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Jay Howell

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May 30, 1990 | BILL PLASCHKE, TIMES STAFF WRITER
Jay Howell temporarily relinquished his role as the Dodgers' bullpen stopper Tuesday after a meeting with Manager Tom Lasorda. Howell said an agreement was reached that the Dodgers would not rush his comeback as long as he kept them informed of his ability to pitch. Howell had knee surgery April 24, then had 27 days of inactivity, and has been trying to come back ever since. The hastened comeback has resulted in stiffness in his right shoulder.
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SPORTS
July 19, 2008
Manager Joe Torre's record for the first half of the season is a mixed bag. The good: If you look close enough, you'll spot a faint halo over Torre's cap that intimidates The Times' piranhas (er, scribes). He handles pitchers well, plays "little ball" and surrounds himself with good baseball people. The bad: Changes course about as fast as an aircraft carrier. For example, popular Blake DeWitt stopped hitting over a month ago, yet Torre refuses to play potential slugger Andy LaRoche at third.
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SPORTS
March 14, 1988 | SAM McMANIS, Times Staff Writer
Dodger reliever Jay Howell, making only his third spring appearance for the Dodgers, was forced to leave Sunday's game against the Atlanta Braves with what was diagnosed as a sprained joint in his back. Dodger trainers said Howell, who had off-season elbow surgery before being acquired from the Oakland A's, suffered a mild sprain of the sacroiliac joint, which is located between the hipbone and the lower part of the spine. Howell's status is uncertain, and he will undergo X-rays today.
SPORTS
October 9, 1988 | MIKE PENNER, Times Staff Writer
Three thousand miles away, members of the Oakland Athletics rallied around Jay Howell Saturday, refusing to let pine tar smear the good name of their former teammate. "He is not a cheater," Oakland Manager Tony La Russa said of Howell, who played three seasons (1985-87) with the A's. "There has to be some explanation. Jay is a class act here--and in New York. I'll take him any time." Added Oakland pitcher Dave Stewart: "Jay doesn't need to cheat to win, if that's what they're trying to imply.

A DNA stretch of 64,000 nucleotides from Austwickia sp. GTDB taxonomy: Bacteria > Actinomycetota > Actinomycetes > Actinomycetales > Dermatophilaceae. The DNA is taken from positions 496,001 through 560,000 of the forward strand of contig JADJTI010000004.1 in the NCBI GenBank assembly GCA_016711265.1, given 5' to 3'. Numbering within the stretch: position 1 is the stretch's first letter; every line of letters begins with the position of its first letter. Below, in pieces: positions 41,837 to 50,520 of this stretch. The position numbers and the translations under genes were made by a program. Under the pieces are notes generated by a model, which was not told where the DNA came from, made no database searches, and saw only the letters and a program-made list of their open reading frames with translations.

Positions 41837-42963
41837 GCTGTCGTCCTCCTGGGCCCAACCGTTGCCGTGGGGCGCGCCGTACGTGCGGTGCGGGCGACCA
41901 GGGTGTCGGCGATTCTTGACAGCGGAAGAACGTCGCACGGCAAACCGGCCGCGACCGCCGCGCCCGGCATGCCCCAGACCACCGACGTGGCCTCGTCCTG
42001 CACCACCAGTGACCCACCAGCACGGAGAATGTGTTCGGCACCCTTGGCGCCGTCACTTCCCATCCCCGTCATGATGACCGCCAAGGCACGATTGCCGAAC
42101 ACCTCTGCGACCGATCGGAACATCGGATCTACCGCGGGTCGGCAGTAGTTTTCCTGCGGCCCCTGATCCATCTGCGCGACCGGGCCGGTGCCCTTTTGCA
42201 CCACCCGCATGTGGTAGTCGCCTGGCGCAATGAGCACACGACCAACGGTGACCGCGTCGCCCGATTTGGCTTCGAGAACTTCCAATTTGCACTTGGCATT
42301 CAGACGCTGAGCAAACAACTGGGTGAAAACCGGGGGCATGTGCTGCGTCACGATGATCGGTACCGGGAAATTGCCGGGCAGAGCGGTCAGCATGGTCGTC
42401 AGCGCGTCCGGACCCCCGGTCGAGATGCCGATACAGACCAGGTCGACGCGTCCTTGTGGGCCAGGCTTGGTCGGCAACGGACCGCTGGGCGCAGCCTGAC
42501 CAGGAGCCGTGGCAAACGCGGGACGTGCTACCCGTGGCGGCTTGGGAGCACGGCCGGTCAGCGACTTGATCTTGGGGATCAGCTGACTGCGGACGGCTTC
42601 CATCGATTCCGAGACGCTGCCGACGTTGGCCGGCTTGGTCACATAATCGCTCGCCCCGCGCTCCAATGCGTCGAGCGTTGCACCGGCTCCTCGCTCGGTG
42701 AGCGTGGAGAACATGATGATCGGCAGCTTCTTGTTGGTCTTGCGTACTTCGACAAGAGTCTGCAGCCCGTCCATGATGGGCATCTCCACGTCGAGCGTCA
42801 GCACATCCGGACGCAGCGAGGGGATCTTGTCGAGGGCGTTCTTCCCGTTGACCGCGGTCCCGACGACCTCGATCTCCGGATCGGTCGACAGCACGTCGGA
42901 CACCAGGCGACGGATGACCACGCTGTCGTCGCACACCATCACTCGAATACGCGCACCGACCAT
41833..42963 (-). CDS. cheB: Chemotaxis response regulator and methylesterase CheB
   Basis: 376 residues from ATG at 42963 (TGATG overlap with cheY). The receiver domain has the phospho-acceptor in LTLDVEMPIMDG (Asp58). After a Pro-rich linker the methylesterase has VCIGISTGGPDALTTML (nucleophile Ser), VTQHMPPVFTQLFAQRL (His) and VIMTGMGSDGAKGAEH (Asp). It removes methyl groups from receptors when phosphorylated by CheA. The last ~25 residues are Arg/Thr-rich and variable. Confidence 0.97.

SPORTS
March 25, 1988 | SAM McMANIS, Times Staff Writer
At this stage of spring training, performances and results of pitchers are scrutinized as much as their physical well-being, which is why Dodger relievers Jay Howell and Jesse Orosco wanted to feel and throw well here Thursday. Howell, coming off surgery on his right elbow, has had a sprained back, a tender right forearm and the flu this spring.
SPORTS
March 30, 1988 | SAM McMANIS, Times Staff Writer
Jay Howell was the only Dodger player wearing a white uniform instead of a blue pullover jersey here Tuesday, but that wasn't the only reason he stood out. Howell, the Dodgers' new right-handed short reliever, had agreed to pitch three innings for the Dodger triple-A team against Minnesota Twins minor leaguers. Howell was there, according to pitching coach Ron Perranoski, simply to log more work before the Dodgers leave today for Los Angeles.
SPORTS
August 23, 1987 | JEFF SKLANSKY, Associated Press
Jay Howell is not used to boos from the fans, barbs from the media and bone-chilling pain from his own pitches. The two-time All-Star reliever for the Oakland Athletics is wallowing in defeat while his team makes a serious run for the pennant, fighting to keep his ailing right elbow from ruining his season. With a 9.90 earned-run average in eight appearances since his last save on July 6, Howell says he is facing by far the toughest test of his five-year major-league career.
SPORTS
February 21, 1989 | GORDON EDES, Times Staff Writer